Wednesday, February 10, 2016

Who's Number One in Fantasy?

Let the debates begin (ESPN)
With the Super Bowl over and Spring Training just days away, it's time to start making preparations (if you haven't already) for fantasy baseball.

One scenario that every player must prepare for is what he'll do if the fantasy gods bless him with the top pick in his draft. That hasn't required much thought the last few years, as Mike Trout was clearly the top choice in fantasy due to his age and all-around skill set, but with the emergence of Bryce Harper it's not so clear-cut. And could Paul Goldschmidt really be a better fantasy option than both of them? Let's find out.

The case for Trout:
Trout isn't quite as valuable in fantasy as he once was due to his shrinking stolen base totals and back-to-back seasons below .300, but he's still arguably the top choice. Trout's sacrificed some average for power the last two years, which has helped him produce career-highs in home runs both seasons. He's now a threat to go yard 40 times which, combined with his huge runs/RBI figures and double-digit stolen base totals, guarantees elite production across the board. His averages, while not what they once were, are still pretty good, making him a true five-category contributor. Trout's also been phenomenal at making adjustments since arriving in the majors, which makes him a good bet to maintain, if not improve on, his stellar numbers (it'd be nice if the Angels put some decent hitters around him, though). Draft Trout with confidence, make sure he's in your lineup Opening Day, and forget about him the rest of the season.

My Projections: 110 R 37 HR 96 RBI 13 SB .295 BA

The case for Harper
When healthy, Harper has the potential to be the best player in baseball, as he proved last year when he batted .330/.460/.649 (205 OPS+) with 42 home runs and 9.9 bWAR. "When healthy" is the key phrase there, as 2015 marked the first time in four seasons that Harper eclipsed 140 games. He also doesn't run much anymore, with only eight steals in his past two seasons, so he's more of a four-category stud. But man, he'll carry you in those four categories. He might be the only player in baseball capable of winning a batting title and a home run crown (which he nearly did last year), and he should be good for around 100 runs and RBI again. The RBI total might drop to "disappointing" Joey Votto levels because of his weak supporting cast and how often he gets walked with guys on base, but he'll still be a boon in that department. Plus he's only 23, which means he might, you know, get better (only kidding).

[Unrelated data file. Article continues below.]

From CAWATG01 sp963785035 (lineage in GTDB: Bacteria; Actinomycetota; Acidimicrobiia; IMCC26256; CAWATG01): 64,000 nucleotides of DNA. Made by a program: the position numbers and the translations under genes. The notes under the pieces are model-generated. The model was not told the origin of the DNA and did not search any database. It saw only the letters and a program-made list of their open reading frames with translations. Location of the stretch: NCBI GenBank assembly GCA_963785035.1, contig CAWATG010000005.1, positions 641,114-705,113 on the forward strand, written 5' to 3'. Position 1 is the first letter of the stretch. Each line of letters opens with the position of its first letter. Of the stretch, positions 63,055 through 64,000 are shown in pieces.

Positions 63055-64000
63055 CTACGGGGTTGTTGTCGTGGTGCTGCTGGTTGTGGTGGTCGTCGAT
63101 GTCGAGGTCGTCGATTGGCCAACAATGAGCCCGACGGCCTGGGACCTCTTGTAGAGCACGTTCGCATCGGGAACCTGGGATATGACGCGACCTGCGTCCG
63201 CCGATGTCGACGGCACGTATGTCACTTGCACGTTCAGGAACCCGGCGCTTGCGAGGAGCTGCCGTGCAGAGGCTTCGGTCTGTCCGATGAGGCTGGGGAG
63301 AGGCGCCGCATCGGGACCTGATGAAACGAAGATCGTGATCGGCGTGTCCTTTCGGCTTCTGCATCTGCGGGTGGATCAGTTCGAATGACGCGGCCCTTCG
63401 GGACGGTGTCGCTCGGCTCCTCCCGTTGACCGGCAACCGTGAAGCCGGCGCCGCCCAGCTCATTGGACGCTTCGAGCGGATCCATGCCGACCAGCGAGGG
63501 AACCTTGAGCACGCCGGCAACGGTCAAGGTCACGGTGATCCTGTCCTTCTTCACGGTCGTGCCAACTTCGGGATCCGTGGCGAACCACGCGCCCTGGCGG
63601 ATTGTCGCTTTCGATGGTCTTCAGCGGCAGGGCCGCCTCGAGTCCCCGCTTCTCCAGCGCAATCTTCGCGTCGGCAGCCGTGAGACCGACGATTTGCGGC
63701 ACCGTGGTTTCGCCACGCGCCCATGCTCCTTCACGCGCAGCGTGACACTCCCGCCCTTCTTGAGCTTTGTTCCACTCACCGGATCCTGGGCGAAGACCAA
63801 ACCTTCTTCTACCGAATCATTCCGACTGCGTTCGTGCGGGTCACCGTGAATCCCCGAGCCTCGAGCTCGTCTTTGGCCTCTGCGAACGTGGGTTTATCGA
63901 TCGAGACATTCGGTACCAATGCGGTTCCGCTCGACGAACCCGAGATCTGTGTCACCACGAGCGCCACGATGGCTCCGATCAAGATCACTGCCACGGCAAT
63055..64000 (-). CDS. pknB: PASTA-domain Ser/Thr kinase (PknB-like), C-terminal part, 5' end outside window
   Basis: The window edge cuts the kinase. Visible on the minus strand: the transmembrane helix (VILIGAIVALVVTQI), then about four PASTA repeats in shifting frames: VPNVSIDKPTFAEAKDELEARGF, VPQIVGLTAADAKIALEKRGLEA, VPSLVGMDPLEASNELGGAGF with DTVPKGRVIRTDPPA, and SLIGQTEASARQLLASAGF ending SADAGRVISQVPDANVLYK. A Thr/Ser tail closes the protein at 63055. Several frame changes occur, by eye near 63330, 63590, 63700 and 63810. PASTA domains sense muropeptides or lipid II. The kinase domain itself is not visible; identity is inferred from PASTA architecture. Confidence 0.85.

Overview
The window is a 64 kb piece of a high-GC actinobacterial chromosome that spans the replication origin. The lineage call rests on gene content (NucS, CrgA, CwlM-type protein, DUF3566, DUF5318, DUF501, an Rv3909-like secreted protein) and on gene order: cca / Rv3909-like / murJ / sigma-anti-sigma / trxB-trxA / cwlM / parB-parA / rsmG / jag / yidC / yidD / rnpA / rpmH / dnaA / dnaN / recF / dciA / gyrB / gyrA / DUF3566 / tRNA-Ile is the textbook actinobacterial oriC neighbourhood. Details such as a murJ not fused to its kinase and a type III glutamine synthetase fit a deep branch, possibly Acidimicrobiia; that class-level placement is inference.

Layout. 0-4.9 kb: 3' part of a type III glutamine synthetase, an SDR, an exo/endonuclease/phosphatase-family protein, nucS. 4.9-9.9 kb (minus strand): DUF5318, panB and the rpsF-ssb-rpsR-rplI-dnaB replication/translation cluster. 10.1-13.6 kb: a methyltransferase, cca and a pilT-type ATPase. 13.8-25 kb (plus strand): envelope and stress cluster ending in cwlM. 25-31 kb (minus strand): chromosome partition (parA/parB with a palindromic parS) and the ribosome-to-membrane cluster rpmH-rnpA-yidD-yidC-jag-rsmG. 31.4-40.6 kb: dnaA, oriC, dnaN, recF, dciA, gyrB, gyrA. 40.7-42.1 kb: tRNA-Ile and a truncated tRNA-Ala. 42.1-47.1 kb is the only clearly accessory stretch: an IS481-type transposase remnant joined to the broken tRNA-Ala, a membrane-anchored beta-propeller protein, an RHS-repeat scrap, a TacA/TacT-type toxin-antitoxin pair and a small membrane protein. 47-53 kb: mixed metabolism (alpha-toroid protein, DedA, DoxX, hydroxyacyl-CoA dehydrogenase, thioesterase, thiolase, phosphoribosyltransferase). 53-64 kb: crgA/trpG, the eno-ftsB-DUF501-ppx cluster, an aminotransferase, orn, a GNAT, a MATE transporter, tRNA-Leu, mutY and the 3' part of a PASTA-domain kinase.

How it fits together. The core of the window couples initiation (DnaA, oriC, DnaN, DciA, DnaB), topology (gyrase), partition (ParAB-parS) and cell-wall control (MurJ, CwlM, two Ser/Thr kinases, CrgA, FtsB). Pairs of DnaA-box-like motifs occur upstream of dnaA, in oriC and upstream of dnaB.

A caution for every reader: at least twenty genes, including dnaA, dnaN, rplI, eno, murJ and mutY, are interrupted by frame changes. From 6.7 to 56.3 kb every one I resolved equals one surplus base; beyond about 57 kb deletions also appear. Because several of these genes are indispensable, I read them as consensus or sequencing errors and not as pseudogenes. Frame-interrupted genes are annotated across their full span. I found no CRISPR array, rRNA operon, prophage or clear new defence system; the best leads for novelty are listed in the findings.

My Projections: 111 R 38 HR 105 RBI 7 SB .311 BA

The case for Goldschmidt
Arizona's first baseman is a true five-category monster--Miguel Cabrera if Cabrera could run. He's batted over .300 each of the past three years and exceeded 30 home runs, 100 runs/RBI, and double digits steals in the two seasons where he was healthy. Nobody else has done that multiple times during that span, making Goldy the best bet to provide help in all five departments. He's 28, plays everyday, and calls one of the friendliest hitter's parks in the majors home. All signs point to another big season from Goldschmidt, especially if A.J. Pollock repeats his breakout batting in front of him.

My Projections: 103 R 34 HR 112 RBI 19 SB .316 BA

My gut says to go with Trout, but based on the numbers I actually think I like Goldschmidt a bit more. I'd expect him to hit for a higher average, steal more bases, and knock in a few more runs. However, you usually need at least three (often five) outfielders as opposed to only one first baseman, so positional scarcity might sway me back to Team Trout.

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